20180405

Anna Loria
Professor and Student Disprove 323YearOld Mathematics Theorem
Graduate student Adam Krause and Associate Professor Howard Skogman developed a corrected version of a 17thcentury mathematics theorem.
In his first week of classes last semester, graduate student Adam Krause was attempting to solve a problem in his number theory textbook when he noticed something
odd.
"When I initially tried to solve it, I suspected it to be false," said Krause. "So,
I wrote a program and found counterexamples to it. The program that I wrote started
to spit out interesting results."
The next day, Krause brought his findings to his course instructor, Associate Professor
Howard Skogman, who has taught a range of mathematics courses at the College since 2001 while directing
the department's graduate program.
The theorem, coined "Ozanam's Rule" by the author of the textbook used in Skogman's
course, was devised by the French mathematician Jacques Ozanam (1640 – 1718). Ozanam proposed tests to determine whether a given integer was a triangular
number or a pentagonal number. The tests involve number sequences that, according
to Skogman, have been studied since the time of the ancient Greeks.
"Upon further experimentation with the program, Dr. Skogman and I discovered that
the theorem was false in very regular ways, which suggests that there was some way
to edit Ozanam's Rule to make it true," said Krause.
Krause and Skogman teamed up to investigate the discrepancies initially noticed by
Krause. While Krause continued to write programs, Skogman developed theoretical approaches
to solving the problem. The pair worked together throughout the semester "refining
conjectures on the data" and "looking for a proof based on the evidence," according
to Skogman.
"Adam and I proved that the Ozanam's test fails in general for all m at least 5,"
said Skogman. "We further showed that for any given m, we could predict exactly what
percentage of integers that produced squares with Ozanam's test were in fact mgonal."
By the end of the semester, Skogman and Krause had developed a revised theorem:
If m is a positive integer greater than 2 and n is any positive integer such that 8n(m –
2) + (m – 4)^{2} is a square, say c^{2}, such that the positive root c is congruent to m modulo 2(m – 2), then n is an mgonal
number. For those unfamiliar with congruences, the last condition says that c and
m must differ by an integer multiple of 2(m – 2). The converse is also true.
Much to their surprise, producing this proof did not require any knowledge beyond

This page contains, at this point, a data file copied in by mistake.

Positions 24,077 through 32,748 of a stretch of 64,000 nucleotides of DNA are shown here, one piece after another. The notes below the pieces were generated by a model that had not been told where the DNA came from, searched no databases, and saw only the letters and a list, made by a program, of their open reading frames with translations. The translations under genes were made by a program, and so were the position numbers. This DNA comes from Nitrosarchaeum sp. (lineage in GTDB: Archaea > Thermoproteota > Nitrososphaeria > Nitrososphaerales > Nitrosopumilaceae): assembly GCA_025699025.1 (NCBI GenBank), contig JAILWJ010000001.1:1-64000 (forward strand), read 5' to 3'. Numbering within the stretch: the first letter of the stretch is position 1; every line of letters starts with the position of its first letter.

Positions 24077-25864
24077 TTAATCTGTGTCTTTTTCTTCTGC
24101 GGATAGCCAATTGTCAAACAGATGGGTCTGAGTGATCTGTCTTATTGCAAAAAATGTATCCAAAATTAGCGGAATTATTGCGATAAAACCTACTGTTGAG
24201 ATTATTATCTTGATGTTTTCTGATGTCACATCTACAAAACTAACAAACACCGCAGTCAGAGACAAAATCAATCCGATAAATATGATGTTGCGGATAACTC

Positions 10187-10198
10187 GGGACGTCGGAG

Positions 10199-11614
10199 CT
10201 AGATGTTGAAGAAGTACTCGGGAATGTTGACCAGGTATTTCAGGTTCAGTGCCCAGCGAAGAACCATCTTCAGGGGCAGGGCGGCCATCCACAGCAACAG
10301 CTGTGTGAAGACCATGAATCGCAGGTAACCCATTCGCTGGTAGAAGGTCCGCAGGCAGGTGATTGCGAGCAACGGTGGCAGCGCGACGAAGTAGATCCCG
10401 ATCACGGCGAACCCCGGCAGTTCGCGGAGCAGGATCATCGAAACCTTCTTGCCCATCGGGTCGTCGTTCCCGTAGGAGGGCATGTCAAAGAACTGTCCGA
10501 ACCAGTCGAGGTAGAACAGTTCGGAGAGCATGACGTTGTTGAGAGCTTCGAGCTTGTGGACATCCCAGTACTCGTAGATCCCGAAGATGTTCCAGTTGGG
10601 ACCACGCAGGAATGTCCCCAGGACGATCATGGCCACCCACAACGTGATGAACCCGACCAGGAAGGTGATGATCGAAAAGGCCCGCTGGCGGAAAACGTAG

what Krause and his classmates had learned from Skogman throughout the course.
Ozanam's mathematical publication, Récréations, published in French in 1694, was revised three times in a 150year timespan. A second
French version was revised by JeanÉtienne Montucla and published in 1778, an 1803 edition was reedited and translated into English,
and a fourth edition was revised a final time and published in 1844.
"It is still a mystery to me as to why Ozanam and Montucla claimed this rule was true,"
said Skogman. "It was surprising [our proof] worked out so cleanly and elegantly."
To Skogman, the importance of the discovery does not lie in the result itself, but
in the curiosity and investigative pursuit the project inspired in Krause. This sort
of enthusiasm is often the catalyst for student research projects.
"We have a lot of curious students at Brockport, and a certain problem might pique
a student's interest," said Skogman.
Krause, who will graduate with a Master of Arts in Mathematics in May, developed a
strong interest in mathematics when he started taking math courses as an undergraduate
physics major at Brockport. He eventually switched his major and enrolled in the Mathematics Combined Degree program.
"I began to appreciate the rigor and creativity of mathematics and eventually switched
my major to math during my junior year," said Krause. "Taking proofbased courses
and talking to faculty about mathematics has been the highlight of my academic career."
Krause feels Brockport has provided him "an excellent base for a PhD," and he looks
forward to pursuing one of the number of programs to which he has been accepted in
the fall.
Skogman and Krause submitted a paper including details about their findings to a mathematics
research journal, which is awaiting word on possible publication.